The image shown here was acquired at 24 m/pixel, the highest resolution that has been obtained for any of Mercury's shadowed polar craters!
The top left panel shows a view of an unnamed crater in Mercury's north polar region, with the crater rim outlined in pink and the edge of the 24-meter/pixel, low-altitude broadband MDIS image in green.
In the large bottom panel, a different stretch has been applied to the same MDIS broadband image, revealing details of the shadowed surface inside the crater. In particular, as highlighted with yellow arrows in the top right panel, the image reveals a region inside the crater that has a lower reflectance. The edge of the low-reflectance region has a sharp and well-defined boundary, even as imaged at this highest resolution of 24 m/pixel.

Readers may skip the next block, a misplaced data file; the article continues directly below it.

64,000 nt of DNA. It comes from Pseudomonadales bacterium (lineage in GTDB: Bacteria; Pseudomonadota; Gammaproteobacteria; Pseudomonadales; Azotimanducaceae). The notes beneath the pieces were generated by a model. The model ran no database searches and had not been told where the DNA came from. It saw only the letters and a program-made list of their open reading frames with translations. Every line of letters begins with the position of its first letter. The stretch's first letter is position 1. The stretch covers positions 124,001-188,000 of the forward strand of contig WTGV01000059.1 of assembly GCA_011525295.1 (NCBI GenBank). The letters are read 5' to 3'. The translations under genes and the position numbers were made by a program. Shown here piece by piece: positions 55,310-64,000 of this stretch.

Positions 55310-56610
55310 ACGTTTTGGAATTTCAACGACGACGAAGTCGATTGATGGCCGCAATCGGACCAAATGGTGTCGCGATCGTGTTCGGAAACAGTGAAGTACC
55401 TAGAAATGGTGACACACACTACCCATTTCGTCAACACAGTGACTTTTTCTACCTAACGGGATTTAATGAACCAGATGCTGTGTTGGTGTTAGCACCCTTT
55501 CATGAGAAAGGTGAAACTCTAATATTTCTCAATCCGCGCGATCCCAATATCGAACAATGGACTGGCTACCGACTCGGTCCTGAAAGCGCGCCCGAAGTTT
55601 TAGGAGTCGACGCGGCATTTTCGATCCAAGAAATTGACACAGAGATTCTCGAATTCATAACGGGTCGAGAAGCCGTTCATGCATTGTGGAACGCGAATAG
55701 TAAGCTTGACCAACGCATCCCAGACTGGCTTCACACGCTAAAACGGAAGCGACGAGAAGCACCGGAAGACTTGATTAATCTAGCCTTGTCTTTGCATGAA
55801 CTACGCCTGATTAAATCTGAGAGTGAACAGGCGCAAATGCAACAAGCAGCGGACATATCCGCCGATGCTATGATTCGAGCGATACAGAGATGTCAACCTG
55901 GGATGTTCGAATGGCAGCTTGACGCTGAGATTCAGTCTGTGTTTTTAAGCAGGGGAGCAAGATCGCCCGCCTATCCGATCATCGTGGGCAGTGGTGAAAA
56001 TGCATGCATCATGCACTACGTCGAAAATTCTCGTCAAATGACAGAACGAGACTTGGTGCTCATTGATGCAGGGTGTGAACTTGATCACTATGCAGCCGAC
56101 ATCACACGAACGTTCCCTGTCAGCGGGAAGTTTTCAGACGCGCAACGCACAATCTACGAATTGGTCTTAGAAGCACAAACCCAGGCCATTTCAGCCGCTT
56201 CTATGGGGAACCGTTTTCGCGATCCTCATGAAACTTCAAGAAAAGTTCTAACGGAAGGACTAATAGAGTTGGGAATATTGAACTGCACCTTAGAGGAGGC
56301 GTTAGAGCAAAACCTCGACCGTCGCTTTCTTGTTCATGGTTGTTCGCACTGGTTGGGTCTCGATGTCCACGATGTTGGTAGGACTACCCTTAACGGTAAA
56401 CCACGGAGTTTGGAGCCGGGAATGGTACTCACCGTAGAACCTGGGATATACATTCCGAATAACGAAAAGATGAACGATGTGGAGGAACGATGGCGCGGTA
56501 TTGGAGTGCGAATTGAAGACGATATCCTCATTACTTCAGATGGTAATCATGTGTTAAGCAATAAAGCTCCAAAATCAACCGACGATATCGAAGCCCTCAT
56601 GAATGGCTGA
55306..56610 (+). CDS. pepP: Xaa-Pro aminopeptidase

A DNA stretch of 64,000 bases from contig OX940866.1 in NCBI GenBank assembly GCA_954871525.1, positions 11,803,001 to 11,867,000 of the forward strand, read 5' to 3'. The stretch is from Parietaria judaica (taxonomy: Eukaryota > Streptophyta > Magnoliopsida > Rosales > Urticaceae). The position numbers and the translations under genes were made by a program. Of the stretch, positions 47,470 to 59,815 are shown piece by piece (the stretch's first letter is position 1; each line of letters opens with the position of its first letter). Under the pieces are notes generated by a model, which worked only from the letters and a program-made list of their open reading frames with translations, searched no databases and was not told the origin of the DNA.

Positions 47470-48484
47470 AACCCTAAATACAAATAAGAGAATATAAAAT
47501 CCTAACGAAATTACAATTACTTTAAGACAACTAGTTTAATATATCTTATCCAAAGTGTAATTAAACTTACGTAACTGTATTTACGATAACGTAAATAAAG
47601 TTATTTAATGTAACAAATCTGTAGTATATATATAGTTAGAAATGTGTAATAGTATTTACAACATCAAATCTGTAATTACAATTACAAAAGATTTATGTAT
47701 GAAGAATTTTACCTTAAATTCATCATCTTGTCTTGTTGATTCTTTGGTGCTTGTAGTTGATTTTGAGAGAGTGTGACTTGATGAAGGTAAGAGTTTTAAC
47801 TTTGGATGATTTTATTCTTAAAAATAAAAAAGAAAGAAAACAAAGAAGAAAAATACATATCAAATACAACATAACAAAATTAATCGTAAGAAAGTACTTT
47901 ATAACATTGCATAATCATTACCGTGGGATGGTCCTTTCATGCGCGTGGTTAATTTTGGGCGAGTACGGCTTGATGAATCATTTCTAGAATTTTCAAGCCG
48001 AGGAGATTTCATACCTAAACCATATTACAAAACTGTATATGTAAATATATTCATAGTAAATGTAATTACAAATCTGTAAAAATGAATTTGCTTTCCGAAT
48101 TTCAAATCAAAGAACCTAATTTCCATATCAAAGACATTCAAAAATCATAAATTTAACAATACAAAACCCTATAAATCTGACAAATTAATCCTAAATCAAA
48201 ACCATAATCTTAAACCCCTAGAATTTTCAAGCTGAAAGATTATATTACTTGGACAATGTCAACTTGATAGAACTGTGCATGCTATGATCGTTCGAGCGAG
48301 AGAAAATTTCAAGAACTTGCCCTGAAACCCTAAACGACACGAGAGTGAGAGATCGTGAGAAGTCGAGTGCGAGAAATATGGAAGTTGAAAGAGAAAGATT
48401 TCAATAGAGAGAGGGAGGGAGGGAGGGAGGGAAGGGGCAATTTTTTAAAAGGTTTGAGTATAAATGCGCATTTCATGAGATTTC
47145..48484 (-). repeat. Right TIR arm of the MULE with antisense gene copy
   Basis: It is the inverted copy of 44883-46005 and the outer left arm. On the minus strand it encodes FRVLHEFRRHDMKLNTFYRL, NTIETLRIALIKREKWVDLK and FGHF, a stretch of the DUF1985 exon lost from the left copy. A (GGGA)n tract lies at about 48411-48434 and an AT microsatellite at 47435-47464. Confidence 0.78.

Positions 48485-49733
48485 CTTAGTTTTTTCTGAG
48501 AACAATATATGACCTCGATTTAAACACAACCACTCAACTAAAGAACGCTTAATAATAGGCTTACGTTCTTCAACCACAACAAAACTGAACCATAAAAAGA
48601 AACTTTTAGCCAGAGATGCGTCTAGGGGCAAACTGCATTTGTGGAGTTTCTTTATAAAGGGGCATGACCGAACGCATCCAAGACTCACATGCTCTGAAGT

The sharp boundary suggests that the low-reflectance material is sufficiently young to have preserved a sharp boundary against lateral mixing by impact craters. The sharp boundary matches the location predicted by temperature models for the stability of a surficial layer of volatile, organic-rich material tens of centimeters thick that overlies a thicker layer of water ice.